I think that my favourite thing about being an illustrator is the fact that I get to live out my passion every day. I’ve always wanted to have a career in Art and to be able to create something that people will be inspired by is, i believe what dreams are made of.
I also like being able to spend the day in my dressing gown if I want to !

How do you work – what are your techniques? 

When I first started out I used to sketch out my designs and then colour them with felt-tip promarker pens. Over time i transferred to digital drawing and taught myself how to use photoshop. I bought myself a second hand tablet from ebay that cost about £15 and I started to practice as much as possible. Since then I have moved onto working completely digitally using photoshop CC and a Wacom Cintiq. For those who are unfamiliar with the cintiq it’s like a big monitor but instead of drawing onto a tablet you can draw straight onto the glass.

What is your favourite thing to draw? 

I absolutely love drawing animals! For the past twelve months I have been lucky enough to illustrate a monthly section for Storytime Magazine called ‘Alphabet Zoo’. This means that I have had the opportunity to draw every kind of animal from Aardvarks to Zebra ! I’m also a bit partial to drawing animals playing musical instruments ! This spread below involving Tapirs and Toucans has become one of my favourites, maybe because it involved drawing steamy Tapir poo!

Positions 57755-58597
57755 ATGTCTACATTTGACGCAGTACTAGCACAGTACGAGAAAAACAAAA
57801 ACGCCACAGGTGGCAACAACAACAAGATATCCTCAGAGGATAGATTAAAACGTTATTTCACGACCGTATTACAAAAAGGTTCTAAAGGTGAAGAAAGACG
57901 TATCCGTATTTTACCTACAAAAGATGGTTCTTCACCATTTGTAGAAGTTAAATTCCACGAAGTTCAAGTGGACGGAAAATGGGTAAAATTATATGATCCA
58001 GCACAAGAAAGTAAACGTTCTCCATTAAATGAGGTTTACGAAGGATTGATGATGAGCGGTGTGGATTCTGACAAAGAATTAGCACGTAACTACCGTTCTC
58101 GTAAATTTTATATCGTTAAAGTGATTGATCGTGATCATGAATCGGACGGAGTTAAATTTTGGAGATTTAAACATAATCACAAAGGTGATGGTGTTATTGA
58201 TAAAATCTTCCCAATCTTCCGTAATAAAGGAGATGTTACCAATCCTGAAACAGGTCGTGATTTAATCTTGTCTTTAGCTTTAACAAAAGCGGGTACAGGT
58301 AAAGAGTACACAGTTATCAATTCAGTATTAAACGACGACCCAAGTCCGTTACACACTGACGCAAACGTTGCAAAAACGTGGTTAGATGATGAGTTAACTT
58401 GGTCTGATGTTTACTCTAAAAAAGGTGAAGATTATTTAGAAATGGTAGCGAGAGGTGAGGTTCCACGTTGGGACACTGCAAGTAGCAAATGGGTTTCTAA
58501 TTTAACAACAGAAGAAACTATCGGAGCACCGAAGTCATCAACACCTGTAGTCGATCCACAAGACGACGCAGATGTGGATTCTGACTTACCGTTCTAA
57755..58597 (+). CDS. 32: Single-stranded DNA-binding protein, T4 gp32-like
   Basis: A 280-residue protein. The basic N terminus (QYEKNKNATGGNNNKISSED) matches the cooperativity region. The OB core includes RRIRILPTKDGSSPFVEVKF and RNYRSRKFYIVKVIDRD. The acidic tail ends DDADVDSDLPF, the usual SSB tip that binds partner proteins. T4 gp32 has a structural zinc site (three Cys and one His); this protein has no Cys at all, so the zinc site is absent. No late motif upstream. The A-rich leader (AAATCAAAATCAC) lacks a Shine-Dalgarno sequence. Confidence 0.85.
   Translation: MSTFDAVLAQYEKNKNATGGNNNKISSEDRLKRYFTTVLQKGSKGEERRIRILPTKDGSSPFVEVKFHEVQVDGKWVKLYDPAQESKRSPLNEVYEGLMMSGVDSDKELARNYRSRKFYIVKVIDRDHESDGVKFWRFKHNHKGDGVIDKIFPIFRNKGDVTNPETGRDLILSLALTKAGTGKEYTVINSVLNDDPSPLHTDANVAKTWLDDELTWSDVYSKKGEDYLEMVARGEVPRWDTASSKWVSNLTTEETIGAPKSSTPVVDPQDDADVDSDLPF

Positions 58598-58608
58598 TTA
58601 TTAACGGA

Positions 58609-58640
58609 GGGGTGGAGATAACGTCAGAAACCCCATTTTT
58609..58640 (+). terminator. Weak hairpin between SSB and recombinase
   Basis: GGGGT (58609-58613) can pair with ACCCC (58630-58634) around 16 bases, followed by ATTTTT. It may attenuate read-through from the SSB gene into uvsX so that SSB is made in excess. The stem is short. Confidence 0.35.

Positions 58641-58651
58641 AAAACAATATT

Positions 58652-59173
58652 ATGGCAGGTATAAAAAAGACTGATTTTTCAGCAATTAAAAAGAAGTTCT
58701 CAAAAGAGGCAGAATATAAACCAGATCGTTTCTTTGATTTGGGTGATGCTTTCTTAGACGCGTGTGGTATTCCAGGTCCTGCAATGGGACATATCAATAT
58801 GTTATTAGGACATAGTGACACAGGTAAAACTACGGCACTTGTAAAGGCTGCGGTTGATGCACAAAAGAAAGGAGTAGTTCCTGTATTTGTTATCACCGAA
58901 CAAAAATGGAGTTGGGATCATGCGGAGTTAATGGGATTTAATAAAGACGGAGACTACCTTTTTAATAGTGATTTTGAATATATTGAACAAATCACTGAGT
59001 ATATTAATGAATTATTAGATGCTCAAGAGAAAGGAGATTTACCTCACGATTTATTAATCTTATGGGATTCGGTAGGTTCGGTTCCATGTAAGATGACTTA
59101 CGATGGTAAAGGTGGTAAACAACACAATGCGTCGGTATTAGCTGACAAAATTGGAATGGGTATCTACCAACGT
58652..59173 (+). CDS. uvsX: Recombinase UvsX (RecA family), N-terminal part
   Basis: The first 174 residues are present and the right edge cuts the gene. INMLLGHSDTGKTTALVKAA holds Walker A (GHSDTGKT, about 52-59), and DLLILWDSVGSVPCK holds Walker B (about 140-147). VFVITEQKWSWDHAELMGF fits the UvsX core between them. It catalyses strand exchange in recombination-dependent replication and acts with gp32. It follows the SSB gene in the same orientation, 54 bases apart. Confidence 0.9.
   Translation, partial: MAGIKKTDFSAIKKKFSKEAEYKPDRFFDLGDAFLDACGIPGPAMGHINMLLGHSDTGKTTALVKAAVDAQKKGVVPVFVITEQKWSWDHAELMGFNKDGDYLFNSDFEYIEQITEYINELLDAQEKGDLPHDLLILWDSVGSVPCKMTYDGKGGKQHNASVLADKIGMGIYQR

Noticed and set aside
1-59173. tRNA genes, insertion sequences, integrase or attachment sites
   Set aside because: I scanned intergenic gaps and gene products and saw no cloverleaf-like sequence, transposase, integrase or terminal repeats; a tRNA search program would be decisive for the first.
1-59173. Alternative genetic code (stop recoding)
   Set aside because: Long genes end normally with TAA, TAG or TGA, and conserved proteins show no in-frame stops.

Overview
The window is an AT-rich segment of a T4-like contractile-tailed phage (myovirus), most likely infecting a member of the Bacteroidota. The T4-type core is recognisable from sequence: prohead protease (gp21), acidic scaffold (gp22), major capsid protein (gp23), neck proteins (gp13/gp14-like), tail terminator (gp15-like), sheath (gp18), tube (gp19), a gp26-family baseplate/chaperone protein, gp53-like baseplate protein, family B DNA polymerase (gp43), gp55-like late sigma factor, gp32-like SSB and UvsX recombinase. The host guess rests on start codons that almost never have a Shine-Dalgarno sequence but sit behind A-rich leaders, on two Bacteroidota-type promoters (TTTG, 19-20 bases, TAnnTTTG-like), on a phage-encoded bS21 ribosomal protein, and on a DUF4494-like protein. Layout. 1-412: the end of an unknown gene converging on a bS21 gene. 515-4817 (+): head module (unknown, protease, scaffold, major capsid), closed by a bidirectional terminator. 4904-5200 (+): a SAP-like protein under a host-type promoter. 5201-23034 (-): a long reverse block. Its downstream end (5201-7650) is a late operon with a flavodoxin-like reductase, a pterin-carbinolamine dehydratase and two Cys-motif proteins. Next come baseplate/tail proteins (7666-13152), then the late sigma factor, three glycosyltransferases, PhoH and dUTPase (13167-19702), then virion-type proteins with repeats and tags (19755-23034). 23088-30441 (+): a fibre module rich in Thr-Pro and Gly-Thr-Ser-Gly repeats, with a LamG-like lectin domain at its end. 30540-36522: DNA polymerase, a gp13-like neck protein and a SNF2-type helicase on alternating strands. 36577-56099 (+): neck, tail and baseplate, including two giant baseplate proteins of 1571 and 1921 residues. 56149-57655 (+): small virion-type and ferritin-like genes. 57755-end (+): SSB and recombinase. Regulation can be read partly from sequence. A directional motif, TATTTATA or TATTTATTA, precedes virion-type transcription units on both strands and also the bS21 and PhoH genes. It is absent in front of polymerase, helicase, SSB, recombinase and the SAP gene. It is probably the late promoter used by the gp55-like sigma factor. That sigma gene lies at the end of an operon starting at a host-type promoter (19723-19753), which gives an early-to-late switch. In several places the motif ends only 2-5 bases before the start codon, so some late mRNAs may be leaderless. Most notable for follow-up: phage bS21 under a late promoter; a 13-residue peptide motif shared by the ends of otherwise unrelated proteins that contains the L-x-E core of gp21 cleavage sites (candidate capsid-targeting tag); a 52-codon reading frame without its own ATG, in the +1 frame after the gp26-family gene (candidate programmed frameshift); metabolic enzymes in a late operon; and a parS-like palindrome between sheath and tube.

Are there any tricky parts to being an illustrator? 

I would say time management can be a difficult thing to control. As all illustrators know, we do not keep regular 9 to 5 work hours so it can be tricky sometimes getting away from the desk. If it wasn’t for walks with my dog I would happily spend 10 to 12 hours a day ( maybe longer ) drawing and that isn’t healthy at all! I would also say juggling projects can also be a little tricky. It’s so important to make a note of deadlines as they can have a funny way of creeping up on you when you least expect them to!